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Center of Population and Territorial Expansion, 1790-2010

February 7, 2013

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The mean center of population is the place where an imaginary, flat, weightless, and rigid map of the United States would balance perfectly if all residents were of equal weight. Historically, the movement of the center of population has reflected the expansion of the country, the settling of the frontier, waves of immigration and migration west and south. Since 1790, the center of population has moved steadily westward, angling to the southwest in recent decades.

SOURCE: Geography Division, "Centers of Population Computation for the United States 1950-2010," issued March 2011, available at www.census.gov/geo/www/2010census/centerpop2010/COP2010_documentation.pdf. Consulted for historical reference: Historical Atlas of the United States, National Geographic Society, 1988.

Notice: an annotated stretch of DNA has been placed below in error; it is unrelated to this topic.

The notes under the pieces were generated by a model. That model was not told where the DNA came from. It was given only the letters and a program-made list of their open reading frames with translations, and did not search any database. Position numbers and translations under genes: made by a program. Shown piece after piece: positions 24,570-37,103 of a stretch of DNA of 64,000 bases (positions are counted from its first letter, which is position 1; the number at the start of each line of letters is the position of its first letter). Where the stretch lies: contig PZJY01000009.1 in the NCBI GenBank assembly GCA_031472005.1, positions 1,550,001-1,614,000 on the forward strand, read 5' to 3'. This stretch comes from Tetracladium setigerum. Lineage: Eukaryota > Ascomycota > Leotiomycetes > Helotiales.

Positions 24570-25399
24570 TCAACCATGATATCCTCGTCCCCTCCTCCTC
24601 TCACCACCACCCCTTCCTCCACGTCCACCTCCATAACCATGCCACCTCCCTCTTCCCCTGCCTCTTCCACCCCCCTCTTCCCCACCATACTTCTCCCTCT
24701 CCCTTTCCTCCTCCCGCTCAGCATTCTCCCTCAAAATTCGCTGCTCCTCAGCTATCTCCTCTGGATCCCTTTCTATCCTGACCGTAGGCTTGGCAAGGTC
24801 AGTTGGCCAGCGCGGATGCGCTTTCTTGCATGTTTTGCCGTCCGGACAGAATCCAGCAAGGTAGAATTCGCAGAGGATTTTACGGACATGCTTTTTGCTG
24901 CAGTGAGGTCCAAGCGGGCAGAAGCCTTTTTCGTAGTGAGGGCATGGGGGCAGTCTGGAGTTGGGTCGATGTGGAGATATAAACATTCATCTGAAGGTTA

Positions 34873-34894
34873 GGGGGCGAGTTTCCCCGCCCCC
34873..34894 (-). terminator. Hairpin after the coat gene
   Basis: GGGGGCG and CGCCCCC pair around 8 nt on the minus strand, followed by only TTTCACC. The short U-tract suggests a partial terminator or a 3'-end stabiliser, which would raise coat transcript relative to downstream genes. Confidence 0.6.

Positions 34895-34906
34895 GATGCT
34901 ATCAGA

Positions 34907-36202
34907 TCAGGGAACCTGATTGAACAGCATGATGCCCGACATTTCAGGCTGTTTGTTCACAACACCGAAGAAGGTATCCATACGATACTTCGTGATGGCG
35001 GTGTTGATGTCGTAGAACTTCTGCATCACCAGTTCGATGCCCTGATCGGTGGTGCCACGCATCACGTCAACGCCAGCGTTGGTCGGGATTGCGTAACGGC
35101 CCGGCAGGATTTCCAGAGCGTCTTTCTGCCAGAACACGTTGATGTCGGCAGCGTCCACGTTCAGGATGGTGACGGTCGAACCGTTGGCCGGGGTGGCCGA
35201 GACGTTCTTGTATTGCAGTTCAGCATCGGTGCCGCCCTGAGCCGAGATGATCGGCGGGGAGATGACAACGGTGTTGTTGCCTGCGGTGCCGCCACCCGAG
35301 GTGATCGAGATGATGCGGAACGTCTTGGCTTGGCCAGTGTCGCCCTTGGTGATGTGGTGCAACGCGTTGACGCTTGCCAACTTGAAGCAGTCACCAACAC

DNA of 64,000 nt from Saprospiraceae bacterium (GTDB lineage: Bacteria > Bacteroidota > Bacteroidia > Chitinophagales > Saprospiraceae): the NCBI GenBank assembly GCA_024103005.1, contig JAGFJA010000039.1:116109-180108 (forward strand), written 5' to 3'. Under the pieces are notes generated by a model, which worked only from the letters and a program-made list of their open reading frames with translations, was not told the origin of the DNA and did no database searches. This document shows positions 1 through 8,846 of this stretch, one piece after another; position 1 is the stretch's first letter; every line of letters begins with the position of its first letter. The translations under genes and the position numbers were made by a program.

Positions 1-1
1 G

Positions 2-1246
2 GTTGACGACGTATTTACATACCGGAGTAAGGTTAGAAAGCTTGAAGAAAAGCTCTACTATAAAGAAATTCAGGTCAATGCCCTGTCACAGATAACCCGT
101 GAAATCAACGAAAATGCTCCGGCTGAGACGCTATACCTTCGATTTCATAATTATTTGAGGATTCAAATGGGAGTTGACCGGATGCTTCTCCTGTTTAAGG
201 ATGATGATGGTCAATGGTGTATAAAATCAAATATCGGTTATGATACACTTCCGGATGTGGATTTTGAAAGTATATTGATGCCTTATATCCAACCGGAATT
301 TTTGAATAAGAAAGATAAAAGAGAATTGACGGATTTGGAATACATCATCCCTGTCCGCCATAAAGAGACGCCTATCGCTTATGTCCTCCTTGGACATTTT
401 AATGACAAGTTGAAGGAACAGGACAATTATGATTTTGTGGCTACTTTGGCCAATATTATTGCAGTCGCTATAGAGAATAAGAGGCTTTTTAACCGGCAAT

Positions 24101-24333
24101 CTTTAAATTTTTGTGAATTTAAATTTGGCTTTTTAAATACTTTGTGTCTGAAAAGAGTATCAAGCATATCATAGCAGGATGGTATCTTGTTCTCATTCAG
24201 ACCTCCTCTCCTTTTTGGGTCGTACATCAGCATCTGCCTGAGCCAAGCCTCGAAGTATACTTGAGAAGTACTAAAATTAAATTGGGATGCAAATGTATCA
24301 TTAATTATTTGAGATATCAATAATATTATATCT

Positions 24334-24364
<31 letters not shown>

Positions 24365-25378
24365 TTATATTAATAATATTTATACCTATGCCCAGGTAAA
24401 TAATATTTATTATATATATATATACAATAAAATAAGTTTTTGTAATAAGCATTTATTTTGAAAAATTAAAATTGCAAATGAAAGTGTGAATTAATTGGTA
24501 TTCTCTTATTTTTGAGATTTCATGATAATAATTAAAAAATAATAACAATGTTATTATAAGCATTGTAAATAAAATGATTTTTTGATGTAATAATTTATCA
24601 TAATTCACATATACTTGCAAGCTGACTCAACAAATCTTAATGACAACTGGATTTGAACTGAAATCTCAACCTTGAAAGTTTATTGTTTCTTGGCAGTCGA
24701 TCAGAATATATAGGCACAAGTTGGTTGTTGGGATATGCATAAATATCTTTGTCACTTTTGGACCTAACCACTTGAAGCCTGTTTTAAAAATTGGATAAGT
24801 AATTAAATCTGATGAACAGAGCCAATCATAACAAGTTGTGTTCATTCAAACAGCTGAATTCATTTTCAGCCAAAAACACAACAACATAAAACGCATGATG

NOTE: The Proclamation Line of 1763 limited British settlement to areas east of the Appalachian Mountains. Alaska and Hawaii were not included in the calculation of the mean center of population until 1950. Puerto Rico was not included in any decade. For more information on the mean center of population, an animated map, and other resources, see www.census.gov/geo/www/2010census/centerpop2010/centerpop2010.html. This graphic is adapted from the "Census Atlas of the United States" published by the Census Bureau in 2007. More information about this publication is available at www.census.gov/population/www/cen2000/censusatlas/.

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